Six years ago, America’s National Institute of Standards and Technology (NIST) developed miniature sensors that each utilized about 100 billion rubidium atoms in gas form, a low-power infrared laser and optics to detect tiny magnetic fields. Until recently the sensors had been used almost exclusively for physics research, but now NIST has teamed up with the Physikalisch-Technische Bundesanstalt (PTB – the National Metrology Institute of Germany) to successfully use one of the mini-sensors to track a human heartbeat – an accomplishment which could have medical applications down the road.
The experiment was conducted at the PTB’s headquarters in Berlin. The building is said to have the world’s best magnetic shielding, which was necessary in order to block out magnetic fields from the Earth itself and from other sources. A NIST mini-sensor was then placed five millimeters about the left chest of a test subject lying face up in a bed.
The sugar cube-sized sensor was able to detect the weak but regular magnetic pattern of the test subject’s heartbeat. It only registered in picoteslas, or trillionths of a tesla – a tesla being a unit measurement of magnetic field strength. The Earth’s magnetic field, by contrast, is measured in millionths of a tesla.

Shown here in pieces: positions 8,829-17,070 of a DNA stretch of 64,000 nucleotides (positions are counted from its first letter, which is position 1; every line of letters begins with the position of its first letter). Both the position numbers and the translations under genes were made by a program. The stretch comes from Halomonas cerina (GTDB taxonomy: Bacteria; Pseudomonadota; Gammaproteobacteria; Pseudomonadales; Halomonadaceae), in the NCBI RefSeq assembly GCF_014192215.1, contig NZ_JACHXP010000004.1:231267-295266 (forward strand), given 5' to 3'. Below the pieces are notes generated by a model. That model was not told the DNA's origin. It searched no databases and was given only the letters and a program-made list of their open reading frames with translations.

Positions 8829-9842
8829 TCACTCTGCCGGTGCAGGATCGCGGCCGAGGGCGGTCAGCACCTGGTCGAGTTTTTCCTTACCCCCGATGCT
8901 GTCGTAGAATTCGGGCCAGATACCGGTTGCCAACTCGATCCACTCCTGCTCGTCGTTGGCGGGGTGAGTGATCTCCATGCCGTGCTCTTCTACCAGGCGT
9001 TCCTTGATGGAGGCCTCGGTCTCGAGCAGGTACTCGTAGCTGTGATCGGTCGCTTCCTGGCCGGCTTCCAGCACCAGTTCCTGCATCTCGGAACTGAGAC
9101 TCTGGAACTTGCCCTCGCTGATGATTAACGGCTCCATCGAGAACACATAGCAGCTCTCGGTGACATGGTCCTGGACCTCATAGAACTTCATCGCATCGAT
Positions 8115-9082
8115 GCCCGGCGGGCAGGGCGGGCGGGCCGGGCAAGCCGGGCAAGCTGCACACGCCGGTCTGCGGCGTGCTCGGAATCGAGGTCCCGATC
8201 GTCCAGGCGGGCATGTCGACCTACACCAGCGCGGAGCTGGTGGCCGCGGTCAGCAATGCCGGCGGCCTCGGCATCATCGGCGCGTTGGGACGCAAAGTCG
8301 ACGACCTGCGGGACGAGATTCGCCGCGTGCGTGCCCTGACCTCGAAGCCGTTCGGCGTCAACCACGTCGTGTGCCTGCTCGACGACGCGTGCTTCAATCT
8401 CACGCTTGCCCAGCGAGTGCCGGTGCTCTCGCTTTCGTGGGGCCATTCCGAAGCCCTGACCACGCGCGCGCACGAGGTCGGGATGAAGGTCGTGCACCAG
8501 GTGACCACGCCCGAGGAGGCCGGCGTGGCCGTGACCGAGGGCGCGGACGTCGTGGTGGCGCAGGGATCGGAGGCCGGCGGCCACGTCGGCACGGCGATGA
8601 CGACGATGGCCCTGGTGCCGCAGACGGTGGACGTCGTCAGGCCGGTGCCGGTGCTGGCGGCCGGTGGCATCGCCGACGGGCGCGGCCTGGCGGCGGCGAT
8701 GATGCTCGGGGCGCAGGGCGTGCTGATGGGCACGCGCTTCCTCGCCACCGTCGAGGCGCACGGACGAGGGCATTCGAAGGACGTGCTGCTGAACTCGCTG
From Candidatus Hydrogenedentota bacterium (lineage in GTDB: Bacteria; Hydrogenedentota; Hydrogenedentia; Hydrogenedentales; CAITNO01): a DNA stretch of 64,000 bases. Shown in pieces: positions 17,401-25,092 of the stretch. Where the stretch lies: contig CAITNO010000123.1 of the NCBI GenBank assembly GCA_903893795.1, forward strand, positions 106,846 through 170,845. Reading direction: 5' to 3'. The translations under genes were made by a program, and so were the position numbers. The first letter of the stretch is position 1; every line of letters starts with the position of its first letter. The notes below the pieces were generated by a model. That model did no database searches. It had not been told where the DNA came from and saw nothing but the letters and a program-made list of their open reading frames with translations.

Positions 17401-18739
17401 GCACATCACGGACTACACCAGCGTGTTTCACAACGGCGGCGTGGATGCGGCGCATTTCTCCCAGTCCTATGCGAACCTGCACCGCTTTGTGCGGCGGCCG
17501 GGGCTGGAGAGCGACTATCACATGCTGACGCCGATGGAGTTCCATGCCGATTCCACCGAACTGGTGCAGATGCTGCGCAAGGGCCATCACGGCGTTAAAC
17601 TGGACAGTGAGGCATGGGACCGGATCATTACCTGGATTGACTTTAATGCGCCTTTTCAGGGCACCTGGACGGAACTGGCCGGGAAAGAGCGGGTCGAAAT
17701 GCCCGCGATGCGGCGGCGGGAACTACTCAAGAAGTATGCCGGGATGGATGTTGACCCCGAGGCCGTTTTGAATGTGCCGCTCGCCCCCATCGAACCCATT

To make sure that the mini-sensor was picking up the heartbeat accurately, a more commonly used SQUID (superconducting quantum interference device) magnetic sensor was also utilized, and the findings matched. The mini-sensors generate more signal noise than SQUIDs, but require cheaper, less complicated supporting apparatus. They also work fine at room temperature, unlike SQUIDs, which do best at a chilly -269C (-452F).
It is possible that the mini-sensors could one day be used for magnetocardiograms, which could supplement or replace electrocardiograms. They could also be used in magnetorelaxometry, a process used to identify magnetic nanoparticles inserted into biological tissue for applications including targeted drug treatments.
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